Supreet Singh, MD, PGY-2
I still remember the non-stop discussions about finding the “perfect” residency program during my last two years of medical school. My peers and I had fondly looked forward to all the traveling and happy hours that the interview season was supposed to bring. However, in the midst of the COVID-19 pandemic as the interviews became virtual, the thought of finding my home for the next three years through a video call seemed daunting. As all the Zoom interviews started to blend together, my interview at Mount Sinai was a rare experience that stood out. From the humility of the world class faculty to the camaraderie among residents, it seemed to exceed my expectations in every possible category. It was an experience where I could really feel the sincerity in all my interactions through a computer screen.
A year later, as I reflect back at my time at Mount Sinai, my impression has remained the same as it was on my interview day. The endless support from my colleagues (also some of my closest friends) and attendings has enabled me to maximize my education, wellness, and curiosity to become a better physician. The unique schedule of alternating golden and black weekends has allowed me to have a normal social life with family and friends despite all the time constraints imposed by being in residency. As someone with a strong interest in clinical research, the emphasis on evidence-based medicine has made me appreciate and understand the reasoning behind decisions we make regarding patient care on a daily basis. The endless learning opportunities, mentorship from the leading experts, and having the most fun and amazing coresidents truly makes Mount Sinai the best place to train, and a place that I am proud to call my home for the next two years.
Megan D’Andrea, MD, PGY-2 and Tatiana Requijo, MD, PGY-2
What are your backgrounds?
- Tatiana: from Queens NY (Fresh Meadows), went to college at Binghamton in NY, Med School at Cornell. Most likely to be found fangirling over the Empire State Building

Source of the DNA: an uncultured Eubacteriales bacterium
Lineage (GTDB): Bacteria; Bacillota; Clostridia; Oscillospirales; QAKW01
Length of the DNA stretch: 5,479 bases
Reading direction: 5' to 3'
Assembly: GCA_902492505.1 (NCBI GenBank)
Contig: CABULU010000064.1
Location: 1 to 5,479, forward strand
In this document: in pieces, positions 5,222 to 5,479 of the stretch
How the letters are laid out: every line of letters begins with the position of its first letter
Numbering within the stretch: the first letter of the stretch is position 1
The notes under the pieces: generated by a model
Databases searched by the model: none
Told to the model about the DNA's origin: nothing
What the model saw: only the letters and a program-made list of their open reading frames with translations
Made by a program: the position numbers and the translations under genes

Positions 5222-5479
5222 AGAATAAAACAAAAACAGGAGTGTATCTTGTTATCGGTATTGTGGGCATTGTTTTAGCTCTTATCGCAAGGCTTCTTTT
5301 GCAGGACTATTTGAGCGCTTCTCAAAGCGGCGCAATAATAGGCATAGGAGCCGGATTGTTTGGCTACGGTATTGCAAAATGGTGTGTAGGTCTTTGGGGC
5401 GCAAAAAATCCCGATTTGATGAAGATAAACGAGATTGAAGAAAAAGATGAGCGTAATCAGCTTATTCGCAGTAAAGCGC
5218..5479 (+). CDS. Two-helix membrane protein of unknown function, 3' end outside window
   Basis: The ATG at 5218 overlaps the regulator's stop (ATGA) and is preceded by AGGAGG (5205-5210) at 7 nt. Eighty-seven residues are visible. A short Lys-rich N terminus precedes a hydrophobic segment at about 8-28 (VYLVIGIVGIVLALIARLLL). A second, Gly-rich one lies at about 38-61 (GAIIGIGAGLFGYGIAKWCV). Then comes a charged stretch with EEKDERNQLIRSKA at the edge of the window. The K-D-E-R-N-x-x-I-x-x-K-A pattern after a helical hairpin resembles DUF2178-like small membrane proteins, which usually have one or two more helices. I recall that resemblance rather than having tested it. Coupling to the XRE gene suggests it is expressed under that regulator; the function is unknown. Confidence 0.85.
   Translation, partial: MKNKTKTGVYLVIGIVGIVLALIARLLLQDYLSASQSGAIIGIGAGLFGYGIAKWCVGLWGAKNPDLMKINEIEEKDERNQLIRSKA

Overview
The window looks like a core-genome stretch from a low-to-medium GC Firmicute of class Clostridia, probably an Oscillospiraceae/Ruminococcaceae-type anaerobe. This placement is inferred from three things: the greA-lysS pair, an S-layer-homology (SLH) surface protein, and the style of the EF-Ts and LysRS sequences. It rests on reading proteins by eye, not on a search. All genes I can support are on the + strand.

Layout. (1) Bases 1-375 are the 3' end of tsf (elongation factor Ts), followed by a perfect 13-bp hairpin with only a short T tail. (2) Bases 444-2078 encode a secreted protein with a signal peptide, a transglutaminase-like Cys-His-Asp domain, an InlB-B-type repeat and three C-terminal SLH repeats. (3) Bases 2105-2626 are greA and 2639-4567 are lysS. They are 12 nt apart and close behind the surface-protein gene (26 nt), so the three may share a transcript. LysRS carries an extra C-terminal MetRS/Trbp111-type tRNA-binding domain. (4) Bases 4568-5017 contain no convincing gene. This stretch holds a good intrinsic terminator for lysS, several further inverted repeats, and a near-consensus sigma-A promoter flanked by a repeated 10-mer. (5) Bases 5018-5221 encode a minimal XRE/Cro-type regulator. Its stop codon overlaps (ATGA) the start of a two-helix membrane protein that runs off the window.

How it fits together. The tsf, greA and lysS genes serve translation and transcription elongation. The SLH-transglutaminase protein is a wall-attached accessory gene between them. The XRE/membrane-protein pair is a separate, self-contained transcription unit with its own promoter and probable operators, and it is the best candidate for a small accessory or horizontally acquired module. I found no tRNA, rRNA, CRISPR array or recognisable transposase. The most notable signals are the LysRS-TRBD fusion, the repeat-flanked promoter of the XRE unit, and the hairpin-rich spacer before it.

- Megan: from Albany NY, went to college at Tufts in Boston, Med School at Sinai. Most likely to be found in the depths of Central Park.
What do you want to do in your professional life?
- Tatiana: I want to practice outpatient geriatrics!
- Megan: still figuring it out! Thinking primary care, hospitalist, or an outpatient specialty
Why do you love Mount Sinai?
- Our amazing co-residents!!!
- Working with diverse patient populations
- Incredible faculty who provide mentorship and education
- Golden weekends
- Elmhurst food
When you became friends, what did you do outside of work?
- We became friends during a block of nights we had together. You really get to know your nights crews - we bonded over midnight dinners, strolls through the empty halls, helping each other through tricky admissions, and sunrises on the roof.
- Outside of work, we like to spend time in Central Park (shoutout to our residency softball team, The Runs), enjoy post-work happy hours (shoutout Bar Goyana), split a bagel or two (shoutout Bagel Shop)
Why are our resident the best?
- Help each other whenever possible, whether it’s lending a hand for a tricky A-stick or covering a shift so one of us can attend a wedding
- we go the extra mile to make sure we support each other through good days and bad
- the seniors are great teachers and sources of support for the interns
Lodoe Sangmo, MD, PGY-2
My name is Lodoe Sangmo and I am currently a PGY-2 at the Internal Medicine program at Mount Sinai. As a medical student at Mount Sinai, I was exposed to all the incredible things that the Mount Sinai Internal Medicine program had to offer- a rigorous academic program with residents dedicated to patient care, the opportunity to serve a diverse patient population and mentorship opportunities from leaders within their respective medical sub-specialties. Furthermore, having grown up in India and Queens, New York, I know there’s no place like New York City to train! While rotating through the Manhattan campus, Elmhurst Hospital in Queens and the Bronx VA, we not only get exposure to a wide breadth of complex disease pathology but also traverse a multitude of languages, healthcare systems and levels of health literacy. While at Mount Sinai, I have also been able to find mentors and faculty who are like-minded and share my research interests in social determinants of health/refugee health. My incredible co-residents not only push me to become a better doctor, but also provide the support system that is so vital during residency. Overall, Mount Sinai encompasses everything I would want in an internal medicine residency program and I wouldn’t hesitate to choose it again!